Germany and Europe with it entered on Monday a period of great uncertainty about the continuation of Russian gas imports, which had already greatly reduced in recent weeks and which could soon dry up completely.
The Russian company Gazprom this morning started a maintenance operation on the two Nord Stream 1 gas pipelines, which carry a large amount of its gas, which is still delivered to Germany and several other Western European countries. This operation will largely deprive these countries of its services.
This ten-day shutdown of the two pipelines, announced long ago, was supposed to be just a technical formality. But in the context of the war in Ukraine and the showdown between Moscow and the West over energy, no one can bet on the future.
Gazprom cuts gas supplies to Austria and Italy
As a warning, Gazprom also cut its gas deliveries to Italy and Austria by one-third and 70 percent, respectively, on Monday, indicated Italian energy supplier Eni and its Austrian equivalent, OMV.
Most of the Russian gas delivered to Italy passes through Ukraine, through the TAG gas pipeline that reaches Tarvisio, in the north of the country, on the border with Austria.
France must prepare “for the total cut of Russian gas”, Germany is trying to adapt
“Let’s get ready for a total cut of Russian gas, this is the most likely option today. It assumes we accelerate our energy independence.”during the Aix-en-Provence Economic Meetings, the Minister of Economy Bruno Le Maire argued about LCI, who wants to take advantage of the summer to “put yourself in order of battle” before winter.
For its part, Germany has been committed since the beginning of the war to reduce its energy dependence. Berlin in particular has closed another Russian gas pipeline that was due to come into operation, Nord Stream 2, and its gas imports have fallen from 55% before the war to 35% today.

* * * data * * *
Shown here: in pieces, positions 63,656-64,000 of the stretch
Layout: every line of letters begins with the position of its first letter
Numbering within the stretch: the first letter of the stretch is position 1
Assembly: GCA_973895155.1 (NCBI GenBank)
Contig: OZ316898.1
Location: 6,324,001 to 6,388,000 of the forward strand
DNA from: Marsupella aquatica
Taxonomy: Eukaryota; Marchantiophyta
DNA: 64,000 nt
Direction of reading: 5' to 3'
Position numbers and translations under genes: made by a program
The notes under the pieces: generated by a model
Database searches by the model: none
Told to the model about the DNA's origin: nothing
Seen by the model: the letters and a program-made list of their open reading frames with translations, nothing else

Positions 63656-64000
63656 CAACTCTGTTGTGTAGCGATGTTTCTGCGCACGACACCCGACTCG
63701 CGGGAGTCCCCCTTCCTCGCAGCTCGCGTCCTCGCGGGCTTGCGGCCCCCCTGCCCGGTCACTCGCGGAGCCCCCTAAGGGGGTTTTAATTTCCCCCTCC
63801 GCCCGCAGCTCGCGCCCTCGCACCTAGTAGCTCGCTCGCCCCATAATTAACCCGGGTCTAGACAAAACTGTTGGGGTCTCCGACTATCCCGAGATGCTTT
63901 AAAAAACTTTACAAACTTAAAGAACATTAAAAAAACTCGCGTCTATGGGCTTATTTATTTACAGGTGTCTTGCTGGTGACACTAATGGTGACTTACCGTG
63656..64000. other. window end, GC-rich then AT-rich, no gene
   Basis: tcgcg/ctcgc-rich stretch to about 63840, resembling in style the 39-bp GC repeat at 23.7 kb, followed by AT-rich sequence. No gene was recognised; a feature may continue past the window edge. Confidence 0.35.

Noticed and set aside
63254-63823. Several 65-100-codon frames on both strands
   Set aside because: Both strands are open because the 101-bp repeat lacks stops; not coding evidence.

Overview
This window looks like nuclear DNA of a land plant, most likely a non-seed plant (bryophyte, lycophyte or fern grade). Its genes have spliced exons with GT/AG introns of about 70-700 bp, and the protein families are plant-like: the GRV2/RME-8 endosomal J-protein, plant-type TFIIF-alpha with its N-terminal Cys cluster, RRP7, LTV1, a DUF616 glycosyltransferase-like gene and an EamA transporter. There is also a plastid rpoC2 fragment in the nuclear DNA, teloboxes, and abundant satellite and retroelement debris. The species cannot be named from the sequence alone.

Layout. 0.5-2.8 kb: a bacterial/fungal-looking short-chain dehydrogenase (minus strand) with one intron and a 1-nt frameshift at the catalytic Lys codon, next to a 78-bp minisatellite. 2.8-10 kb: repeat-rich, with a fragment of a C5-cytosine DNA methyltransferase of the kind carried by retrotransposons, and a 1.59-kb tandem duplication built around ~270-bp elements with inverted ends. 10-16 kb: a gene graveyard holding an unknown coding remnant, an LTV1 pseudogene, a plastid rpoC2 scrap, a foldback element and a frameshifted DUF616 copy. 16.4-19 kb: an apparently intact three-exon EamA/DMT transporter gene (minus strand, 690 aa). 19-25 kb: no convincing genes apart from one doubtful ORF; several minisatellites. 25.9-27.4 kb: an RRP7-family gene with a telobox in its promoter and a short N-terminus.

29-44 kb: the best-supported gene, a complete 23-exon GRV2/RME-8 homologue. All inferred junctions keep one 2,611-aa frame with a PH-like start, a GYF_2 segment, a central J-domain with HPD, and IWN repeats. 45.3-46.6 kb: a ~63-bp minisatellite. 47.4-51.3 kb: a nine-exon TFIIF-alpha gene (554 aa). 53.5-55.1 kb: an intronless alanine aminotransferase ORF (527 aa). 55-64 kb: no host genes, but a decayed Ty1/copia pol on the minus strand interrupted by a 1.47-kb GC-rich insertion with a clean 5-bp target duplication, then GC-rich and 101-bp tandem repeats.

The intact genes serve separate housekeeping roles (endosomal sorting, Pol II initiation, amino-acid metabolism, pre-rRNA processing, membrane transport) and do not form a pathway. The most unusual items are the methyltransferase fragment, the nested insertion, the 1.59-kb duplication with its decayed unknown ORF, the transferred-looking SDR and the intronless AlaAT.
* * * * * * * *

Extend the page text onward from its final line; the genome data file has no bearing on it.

However, the dependence on Russian gas is still significant and over 50% of German homes are still gas-heated.
Europe depends on Russian gas
Exports of Russian gas to the European Union have been steadily declining since the beginning of the sanctions against Russia. Gazprom has stopped delivering gas to several European customers who have refused to pay in rubles. This was the case in Poland and Bulgaria on 27 April. Finland followed on May 21, days after applying to join the North Atlantic Treaty Organization (NATO). Then it was the turn of the Netherlands and Denmark, on May 30, the day on which the Europeans decided the embargo on Russian oil.
Otherwise, most of Gazprom’s largest customers – in Germany, Italy and France in particular – complied with the Kremlin’s demands, hoping to escape the fate of their neighbors.
A prolonged disruption of deliveries would therefore aggravate the energy crisis that the European Union is already grappling with, with rising prices and fears of shortages this winter.
“We must now prepare for further disruptions in the gas supply, or even for a complete disruption of the Russian gas supply.said Ursula von der Leyen, President of the European Commission, during a speech before the European Parliament, in Strasbourg, on 6 July. It’s obvious: Putin continues to use energy as a weapon “.
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